Frithjof Schuon
“[The spiritual] psychology [of the perennial philosophy] does not separate the soul either from the metaphysical or from the cosmic order. The connection with the metaphysical order provides spiritual psychology with qualitative criteria such as are wholly lacking in profane [modern] psychology, which studies only the dynamic character of phenomena of the psyche and their proximate causes.”[4]
Titus Burckhardt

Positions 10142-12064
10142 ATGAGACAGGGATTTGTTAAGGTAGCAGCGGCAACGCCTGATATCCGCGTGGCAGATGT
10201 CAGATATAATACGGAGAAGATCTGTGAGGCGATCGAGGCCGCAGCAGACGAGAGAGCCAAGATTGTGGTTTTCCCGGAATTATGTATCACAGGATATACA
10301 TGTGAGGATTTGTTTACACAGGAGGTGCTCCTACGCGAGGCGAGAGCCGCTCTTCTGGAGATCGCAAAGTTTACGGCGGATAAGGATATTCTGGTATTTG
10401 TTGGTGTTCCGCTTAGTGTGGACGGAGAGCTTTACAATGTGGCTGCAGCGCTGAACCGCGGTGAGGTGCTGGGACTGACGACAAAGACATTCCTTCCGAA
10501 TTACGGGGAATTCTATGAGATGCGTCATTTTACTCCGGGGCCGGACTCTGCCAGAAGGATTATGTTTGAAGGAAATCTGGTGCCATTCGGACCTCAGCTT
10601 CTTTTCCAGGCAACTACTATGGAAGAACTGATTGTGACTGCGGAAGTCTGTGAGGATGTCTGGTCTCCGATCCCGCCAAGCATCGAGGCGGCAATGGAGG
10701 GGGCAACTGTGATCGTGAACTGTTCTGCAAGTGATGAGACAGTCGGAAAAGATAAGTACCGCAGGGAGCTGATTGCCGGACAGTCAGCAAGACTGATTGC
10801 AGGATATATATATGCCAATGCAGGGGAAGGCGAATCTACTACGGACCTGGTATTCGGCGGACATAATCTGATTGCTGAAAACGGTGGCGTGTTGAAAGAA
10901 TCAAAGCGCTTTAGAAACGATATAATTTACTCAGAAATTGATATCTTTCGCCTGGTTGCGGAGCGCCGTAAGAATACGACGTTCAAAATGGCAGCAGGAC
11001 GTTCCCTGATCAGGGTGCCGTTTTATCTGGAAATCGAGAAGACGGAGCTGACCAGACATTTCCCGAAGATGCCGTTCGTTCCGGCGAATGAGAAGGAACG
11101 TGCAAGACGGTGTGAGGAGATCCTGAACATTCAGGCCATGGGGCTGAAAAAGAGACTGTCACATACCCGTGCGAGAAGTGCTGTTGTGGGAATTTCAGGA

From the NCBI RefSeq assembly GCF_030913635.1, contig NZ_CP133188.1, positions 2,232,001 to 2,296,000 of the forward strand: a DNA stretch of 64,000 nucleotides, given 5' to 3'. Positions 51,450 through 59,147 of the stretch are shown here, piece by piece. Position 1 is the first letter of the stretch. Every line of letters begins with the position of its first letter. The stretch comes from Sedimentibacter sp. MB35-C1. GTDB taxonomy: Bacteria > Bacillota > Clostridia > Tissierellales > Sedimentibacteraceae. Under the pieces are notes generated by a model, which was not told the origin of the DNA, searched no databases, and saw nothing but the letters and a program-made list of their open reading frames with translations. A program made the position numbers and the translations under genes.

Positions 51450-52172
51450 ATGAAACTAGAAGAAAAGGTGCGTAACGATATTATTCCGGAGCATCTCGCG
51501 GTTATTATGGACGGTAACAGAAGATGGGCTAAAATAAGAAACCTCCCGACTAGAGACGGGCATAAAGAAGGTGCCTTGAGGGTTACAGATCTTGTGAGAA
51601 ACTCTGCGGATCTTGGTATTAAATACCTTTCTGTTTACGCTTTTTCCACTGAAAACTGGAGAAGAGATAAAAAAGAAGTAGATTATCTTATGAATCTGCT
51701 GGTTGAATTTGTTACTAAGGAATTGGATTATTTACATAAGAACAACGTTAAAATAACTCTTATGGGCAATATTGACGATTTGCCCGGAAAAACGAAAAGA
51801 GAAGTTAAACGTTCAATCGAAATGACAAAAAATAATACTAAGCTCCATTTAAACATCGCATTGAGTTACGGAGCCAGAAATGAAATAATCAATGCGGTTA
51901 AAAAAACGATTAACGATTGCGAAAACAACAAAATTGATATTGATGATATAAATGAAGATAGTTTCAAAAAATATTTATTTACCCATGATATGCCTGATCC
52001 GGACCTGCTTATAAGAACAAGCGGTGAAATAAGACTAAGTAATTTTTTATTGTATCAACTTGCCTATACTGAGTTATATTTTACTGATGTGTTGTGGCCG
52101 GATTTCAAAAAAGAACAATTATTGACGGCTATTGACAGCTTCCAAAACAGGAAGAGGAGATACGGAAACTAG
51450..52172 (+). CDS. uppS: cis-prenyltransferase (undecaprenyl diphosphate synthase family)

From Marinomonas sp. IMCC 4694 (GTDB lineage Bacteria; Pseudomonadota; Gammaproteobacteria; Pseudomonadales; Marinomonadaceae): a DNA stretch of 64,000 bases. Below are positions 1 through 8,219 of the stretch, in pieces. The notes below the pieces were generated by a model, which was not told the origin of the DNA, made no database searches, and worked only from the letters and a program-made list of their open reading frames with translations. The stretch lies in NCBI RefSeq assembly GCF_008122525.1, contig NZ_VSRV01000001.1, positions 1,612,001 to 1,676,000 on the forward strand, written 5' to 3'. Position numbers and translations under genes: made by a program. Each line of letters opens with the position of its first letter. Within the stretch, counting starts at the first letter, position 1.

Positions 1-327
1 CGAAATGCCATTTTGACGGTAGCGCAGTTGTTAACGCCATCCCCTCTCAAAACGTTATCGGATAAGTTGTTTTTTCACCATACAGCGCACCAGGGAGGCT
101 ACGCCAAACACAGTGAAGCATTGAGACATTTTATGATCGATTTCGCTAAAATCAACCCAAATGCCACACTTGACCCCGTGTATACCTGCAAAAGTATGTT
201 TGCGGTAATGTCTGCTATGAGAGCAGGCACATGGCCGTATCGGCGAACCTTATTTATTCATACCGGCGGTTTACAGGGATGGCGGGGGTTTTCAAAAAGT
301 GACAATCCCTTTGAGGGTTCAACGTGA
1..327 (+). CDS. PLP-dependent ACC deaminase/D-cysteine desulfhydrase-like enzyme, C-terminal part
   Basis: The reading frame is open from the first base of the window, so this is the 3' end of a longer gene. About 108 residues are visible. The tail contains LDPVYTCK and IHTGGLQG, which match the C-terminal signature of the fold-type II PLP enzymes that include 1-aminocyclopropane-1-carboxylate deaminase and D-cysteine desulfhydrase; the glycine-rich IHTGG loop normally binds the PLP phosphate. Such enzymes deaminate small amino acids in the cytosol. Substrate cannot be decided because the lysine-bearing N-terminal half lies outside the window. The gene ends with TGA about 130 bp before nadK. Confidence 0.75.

Without question, modern psychology has shaped and impacted the twentieth century in an unprecedented manner, though curiously this influence still appears to be unnoticed by the majority of present-day individuals. Yet the point cannot be overly emphasized that modern psychology, as a derivative and stronghold of scientific materialism, can be credited as one of the leading and contributing factors that has destabilized the spiritual and correspondingly the psychological apparatus of traditional man.[5] This point is alluded to by Sigmund Freud (1856–1939): “No, our science [of psychology] is no illusion. But an illusion it would be to suppose that what [materialistic] science cannot give us we can get elsewhere.”[6] This endemic scientism is observable throughout modern psychology. While most apparent in behaviorism and psychoanalysis, it is nonetheless also present in humanistic and transpersonal psychology, as these are both continuations and expansions of the two earlier “forces.” This influence is aptly summarized by Gill Edwards: